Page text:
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  • Writer's pictureSylvain Lupari

Beyond Berlin World Gone Mad (2023)

Ambient and rhythmic Berlin School that link the old and new visions

1 World Gone Mad 20:37

2 Legacy 21:20

3 Stages 10:46

4 Pleasant Challenge 14:17

(CD/DDL 67:00) (V.F.)

(Berlin School)

If the Groove NL label's releases are always very appetizing to New Berlin School fans, Beyond Berlin's music is probably the only one that transits between the old and new musical looks of this style still revered by thousands of ears around the world. The title WORLD GONE MAD refers to the events that shook our planet in 2022. Blending elements of dark ambience with plucked melodies over glass arpeggios and stationary yet slightly driving rhythms, Rene de Bakker and Martin Peters evoke the consequences of these incidents on the people and creatures that inhabit Earth.

A delicate misty breeze is the source of the title track on the Dutch duo's 6th opus. It weeps in the background of a carousel of arpeggios of which the shimmer makes our eardrums scintillate. The synth waves have a very melancholy texture in this slow opening, putting a lot of emphasis on the title of the track and its origins. Further arpeggios, twirling with a rhythmic essence, add in the background, while a pulsating bass line makes its boom-booms heard over a good distance. The rhythm is ambient. The silver sequences shimmer more than they incite a driving rhythm as the synths' apocalyptic trumpets sing. The track takes on a dramatic momentum just before its 8th minute, coinciding with a new rhythmic dynamism propelled by the increased velocity of the sequencer and a more sustained beat of the pulsing bass line. The color of the sequences varies as much as the inflections in its rhythmic texture which serves more to make radiating the rhythmic tunes and the segmented melody of the arpeggios. The synths filter sizzling airs that undulate lazily over this ambient rhythm which in the disappears in a light cacophony of winds and drones. Legacy emerges from an opening conceived in dark breezes, drones and apocalyptic trumpet tunes to lay down a genuine old-school electronic rhythm structure with sequences that gambol and leap in short oscillatory cycles. It creates a nervous, an agile flow that nevertheless remains stationary. The sequences share the rhythmic and melodic aspect of the track, until isolated arpeggios begin to tinkle and undulate in a more melancholy texture. The synths weave fogbanks and good lyrical harmonies that float in the form of evanescent solos. The track takes a more atmospheric turn around the 12-minute mark. The mellotron throws out fluty airs with that very Tangerine Dream essence, creating evanescent melodic bits that shimmer even more in the gleam of the circular ballet of arpeggios. A synth bass slumbers in this lunar setting, where we also hear some pretty nice analog-era electronic effects, and its exhalations support this upward ambient rhythmic movement of the sequencer which is in symbiosis with the dance of the arpeggios. Thus, concluding Legacy on a more atmospheric note that is ideal for the daydreamers.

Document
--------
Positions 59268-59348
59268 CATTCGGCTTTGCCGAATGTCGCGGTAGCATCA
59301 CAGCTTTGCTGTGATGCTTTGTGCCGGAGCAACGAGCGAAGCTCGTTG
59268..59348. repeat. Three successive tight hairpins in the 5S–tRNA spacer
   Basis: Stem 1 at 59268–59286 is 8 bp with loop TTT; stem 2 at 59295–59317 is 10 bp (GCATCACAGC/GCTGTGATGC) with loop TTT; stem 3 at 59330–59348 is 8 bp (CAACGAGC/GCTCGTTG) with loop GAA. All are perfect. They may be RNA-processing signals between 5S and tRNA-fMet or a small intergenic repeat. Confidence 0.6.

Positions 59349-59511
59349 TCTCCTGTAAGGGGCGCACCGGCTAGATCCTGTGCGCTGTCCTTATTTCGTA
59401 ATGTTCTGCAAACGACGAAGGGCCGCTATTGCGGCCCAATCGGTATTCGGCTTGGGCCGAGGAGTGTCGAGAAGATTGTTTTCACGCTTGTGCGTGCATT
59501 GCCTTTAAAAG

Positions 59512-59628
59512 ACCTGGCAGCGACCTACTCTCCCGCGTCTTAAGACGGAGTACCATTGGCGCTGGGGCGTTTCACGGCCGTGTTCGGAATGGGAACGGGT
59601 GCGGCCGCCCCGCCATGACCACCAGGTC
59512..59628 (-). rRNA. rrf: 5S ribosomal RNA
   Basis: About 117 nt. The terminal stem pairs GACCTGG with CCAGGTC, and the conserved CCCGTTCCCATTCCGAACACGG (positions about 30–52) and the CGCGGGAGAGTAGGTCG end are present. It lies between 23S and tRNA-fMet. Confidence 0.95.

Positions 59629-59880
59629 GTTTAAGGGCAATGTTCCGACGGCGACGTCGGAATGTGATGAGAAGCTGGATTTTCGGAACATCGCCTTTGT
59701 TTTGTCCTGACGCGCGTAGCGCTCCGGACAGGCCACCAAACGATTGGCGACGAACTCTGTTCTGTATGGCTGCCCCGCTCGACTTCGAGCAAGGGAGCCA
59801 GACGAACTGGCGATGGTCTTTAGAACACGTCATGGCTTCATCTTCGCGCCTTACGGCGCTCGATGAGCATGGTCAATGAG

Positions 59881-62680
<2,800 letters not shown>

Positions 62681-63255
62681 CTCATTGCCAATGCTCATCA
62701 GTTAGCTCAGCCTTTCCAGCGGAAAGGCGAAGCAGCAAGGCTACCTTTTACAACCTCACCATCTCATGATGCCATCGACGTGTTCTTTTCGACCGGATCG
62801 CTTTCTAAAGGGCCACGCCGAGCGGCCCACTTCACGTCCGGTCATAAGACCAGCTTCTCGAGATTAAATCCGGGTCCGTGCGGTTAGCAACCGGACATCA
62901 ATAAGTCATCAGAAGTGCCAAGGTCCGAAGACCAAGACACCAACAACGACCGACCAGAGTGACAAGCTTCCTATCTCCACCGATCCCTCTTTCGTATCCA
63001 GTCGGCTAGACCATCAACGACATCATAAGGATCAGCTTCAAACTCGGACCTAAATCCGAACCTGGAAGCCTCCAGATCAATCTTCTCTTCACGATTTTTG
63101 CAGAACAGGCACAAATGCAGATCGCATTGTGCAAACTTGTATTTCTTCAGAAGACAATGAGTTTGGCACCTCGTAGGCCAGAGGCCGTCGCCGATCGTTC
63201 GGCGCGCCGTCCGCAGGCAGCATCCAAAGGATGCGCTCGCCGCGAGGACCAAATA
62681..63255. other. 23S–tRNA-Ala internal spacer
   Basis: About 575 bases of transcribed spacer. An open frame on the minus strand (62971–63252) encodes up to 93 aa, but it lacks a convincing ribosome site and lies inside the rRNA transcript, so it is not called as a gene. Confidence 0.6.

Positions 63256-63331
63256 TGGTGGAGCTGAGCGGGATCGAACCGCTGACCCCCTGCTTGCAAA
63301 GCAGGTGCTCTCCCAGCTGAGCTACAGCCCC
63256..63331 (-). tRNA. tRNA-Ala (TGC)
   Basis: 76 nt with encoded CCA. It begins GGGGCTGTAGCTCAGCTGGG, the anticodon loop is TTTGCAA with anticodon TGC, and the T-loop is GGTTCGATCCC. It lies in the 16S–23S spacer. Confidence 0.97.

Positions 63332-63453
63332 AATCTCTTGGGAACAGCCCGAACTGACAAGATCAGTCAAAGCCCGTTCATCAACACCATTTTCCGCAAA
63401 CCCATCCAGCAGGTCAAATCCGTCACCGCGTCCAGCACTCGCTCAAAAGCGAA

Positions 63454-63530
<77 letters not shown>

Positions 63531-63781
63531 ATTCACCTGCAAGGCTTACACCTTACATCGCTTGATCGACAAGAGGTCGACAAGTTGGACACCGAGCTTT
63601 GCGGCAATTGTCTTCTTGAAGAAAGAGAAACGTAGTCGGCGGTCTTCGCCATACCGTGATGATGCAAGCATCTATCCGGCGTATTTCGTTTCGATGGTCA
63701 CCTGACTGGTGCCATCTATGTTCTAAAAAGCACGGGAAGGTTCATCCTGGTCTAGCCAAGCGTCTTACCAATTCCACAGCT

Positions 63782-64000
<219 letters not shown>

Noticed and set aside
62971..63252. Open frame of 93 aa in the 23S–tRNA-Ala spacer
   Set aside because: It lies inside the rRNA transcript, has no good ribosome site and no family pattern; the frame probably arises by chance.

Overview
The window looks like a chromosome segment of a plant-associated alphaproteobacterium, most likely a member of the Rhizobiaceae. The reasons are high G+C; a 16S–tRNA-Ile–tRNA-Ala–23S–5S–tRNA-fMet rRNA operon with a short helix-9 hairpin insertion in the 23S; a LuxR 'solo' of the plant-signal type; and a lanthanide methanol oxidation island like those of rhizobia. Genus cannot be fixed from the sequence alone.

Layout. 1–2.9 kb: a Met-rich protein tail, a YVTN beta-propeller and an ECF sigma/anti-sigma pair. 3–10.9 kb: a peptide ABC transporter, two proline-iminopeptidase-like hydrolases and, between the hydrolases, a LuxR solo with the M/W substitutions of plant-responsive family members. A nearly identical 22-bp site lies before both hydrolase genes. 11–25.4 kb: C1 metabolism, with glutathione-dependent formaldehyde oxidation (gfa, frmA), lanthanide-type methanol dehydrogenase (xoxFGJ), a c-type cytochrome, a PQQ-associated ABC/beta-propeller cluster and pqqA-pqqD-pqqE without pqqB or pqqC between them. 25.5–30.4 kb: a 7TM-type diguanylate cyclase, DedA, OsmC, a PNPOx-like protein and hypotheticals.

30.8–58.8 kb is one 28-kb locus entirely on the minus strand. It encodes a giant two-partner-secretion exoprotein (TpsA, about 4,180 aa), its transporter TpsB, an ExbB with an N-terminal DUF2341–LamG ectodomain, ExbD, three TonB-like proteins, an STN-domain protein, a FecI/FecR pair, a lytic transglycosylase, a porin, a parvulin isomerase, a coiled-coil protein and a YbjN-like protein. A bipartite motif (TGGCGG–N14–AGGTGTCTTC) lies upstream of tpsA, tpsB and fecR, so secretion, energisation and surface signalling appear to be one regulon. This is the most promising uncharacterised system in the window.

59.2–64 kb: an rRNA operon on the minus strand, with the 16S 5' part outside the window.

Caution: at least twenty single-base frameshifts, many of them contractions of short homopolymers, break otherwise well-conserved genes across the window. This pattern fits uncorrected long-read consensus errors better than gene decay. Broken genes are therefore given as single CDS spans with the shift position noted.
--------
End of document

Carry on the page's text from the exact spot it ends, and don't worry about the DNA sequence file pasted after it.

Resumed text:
Rene de Bakker and Martin Peters bring the sequencers out of the shadows in the second half of WORLD GONE MAD. Dark winds, dull pulsations and electronic noises of a night of terror are at the origin of Stages. The pulsating beats resonate more and more, even shaking an arpeggio necklace that makes a melody sparkle in a circular ascension axis. The synth throws jets of melody in shades of flute and fog. Both are cohabiting in an increasingly tenebrous ambience. Like a scary movie! The ambiences, like the cadenced melody of the arpeggios, accentuate presence and velocity until ...Boom! Stages explodes with a heavy, driving rhythm, like some great Redshift stuff, around the 4-minute point. The sequencer is heavy, and its cadence resonates in the artifices of the synths. They release banks of mist and some evanescent melodies in the form of short solos. In short, a solid Berlin School heavy, slow and circular that's ideal for getting our memory bank and neurons working. This is a huge Beyond Berlin track! Rumbly bass exhalations initiate the delicate, bouncing rhythm of the arpeggios in Pleasant Challenge. A second sequencer line gets graft. It rams the stationary rhythm into the gentle swirling effect of the first sequenced arpeggios. And the more the structure develops, the more it borrows a sequence pattern that sounds very Tangerine Dream. The bass beats inject an aura of resonance into this slow opening where the 2 sequencer lines escape, competing between cadenced melody and pure rhythm. There are beautiful ratcheting effects in this structure, where the bass line, stealthy and ever present from the start, structures an ascending rhythm slightly as fluid as the melodic sequenced line. The synths are not silent. They complete the decor with the usual effects of the chthonian genre, as well as some fine musical solos.

If, like Beyond Berlin's message suggests, we only have one Earth, we have to take care of it. The adage is also true for the Dutch duo. Rene de Bakker and Martin Peters flirt with all the styles of Berlin School on WORLD GONE MAD. And they do it with style, creativity - particularly on Pleasant Challenge - and panache in the art of creating rhythmic melodies that stick to the ear and set the memory bank ablaze.

Sylvain Lupari (July 24th, 2023) *****

Available at Groove nl

(NB: Texts in blue are links you can click on)

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